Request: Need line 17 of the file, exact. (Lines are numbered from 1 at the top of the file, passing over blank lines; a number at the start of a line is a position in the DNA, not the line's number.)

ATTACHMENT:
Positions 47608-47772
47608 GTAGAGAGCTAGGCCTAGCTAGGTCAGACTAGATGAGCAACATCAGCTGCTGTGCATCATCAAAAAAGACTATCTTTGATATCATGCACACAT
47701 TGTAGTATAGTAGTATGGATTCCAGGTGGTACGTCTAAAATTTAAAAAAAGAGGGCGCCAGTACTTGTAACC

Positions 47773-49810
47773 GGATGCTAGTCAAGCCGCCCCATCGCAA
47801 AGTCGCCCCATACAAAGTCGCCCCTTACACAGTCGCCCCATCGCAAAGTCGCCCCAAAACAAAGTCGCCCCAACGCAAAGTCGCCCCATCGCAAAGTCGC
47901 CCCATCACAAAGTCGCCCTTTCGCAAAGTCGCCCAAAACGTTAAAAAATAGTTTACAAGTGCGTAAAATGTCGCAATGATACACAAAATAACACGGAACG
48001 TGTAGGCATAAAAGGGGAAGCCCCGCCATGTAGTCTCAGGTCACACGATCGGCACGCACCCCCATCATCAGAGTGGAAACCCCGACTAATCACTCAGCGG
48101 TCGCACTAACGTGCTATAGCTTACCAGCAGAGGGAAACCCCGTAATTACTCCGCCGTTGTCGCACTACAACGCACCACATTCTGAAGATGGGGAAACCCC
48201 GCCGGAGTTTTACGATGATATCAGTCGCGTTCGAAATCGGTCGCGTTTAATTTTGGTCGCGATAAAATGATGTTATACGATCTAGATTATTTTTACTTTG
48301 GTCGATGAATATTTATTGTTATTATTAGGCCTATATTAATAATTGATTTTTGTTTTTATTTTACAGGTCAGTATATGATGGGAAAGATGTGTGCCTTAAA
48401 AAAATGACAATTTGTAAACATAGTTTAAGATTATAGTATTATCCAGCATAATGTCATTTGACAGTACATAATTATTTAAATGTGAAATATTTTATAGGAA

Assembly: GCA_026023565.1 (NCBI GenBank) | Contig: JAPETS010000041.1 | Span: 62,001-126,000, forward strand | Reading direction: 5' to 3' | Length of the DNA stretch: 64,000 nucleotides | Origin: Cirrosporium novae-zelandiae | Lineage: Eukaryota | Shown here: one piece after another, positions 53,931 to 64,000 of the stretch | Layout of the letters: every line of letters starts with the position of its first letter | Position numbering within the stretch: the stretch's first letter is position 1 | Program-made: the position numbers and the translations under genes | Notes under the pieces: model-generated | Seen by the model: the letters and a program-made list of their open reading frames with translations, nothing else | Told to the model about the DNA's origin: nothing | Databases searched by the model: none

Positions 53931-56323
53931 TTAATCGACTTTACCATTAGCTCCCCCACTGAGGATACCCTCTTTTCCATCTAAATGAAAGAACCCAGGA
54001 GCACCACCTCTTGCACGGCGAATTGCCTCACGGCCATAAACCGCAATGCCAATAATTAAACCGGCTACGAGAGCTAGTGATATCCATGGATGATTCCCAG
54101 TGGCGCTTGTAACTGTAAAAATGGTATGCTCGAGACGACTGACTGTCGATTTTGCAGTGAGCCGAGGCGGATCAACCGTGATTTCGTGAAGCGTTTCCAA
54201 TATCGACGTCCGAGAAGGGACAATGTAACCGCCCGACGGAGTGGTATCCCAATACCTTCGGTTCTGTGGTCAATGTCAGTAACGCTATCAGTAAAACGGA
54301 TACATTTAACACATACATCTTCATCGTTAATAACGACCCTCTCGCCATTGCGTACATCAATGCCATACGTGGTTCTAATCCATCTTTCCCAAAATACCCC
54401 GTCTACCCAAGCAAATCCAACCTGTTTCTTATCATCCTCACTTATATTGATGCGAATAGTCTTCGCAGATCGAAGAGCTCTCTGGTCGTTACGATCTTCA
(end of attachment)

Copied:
54101 TGGCGCTTGTAACTGTAAAAATGGTATGCTCGAGACGACTGACTGTCGATTTTGCAGTGAGCCGAGGCGGATCAACCGTGATTTCGTGAAGCGTTTCCAA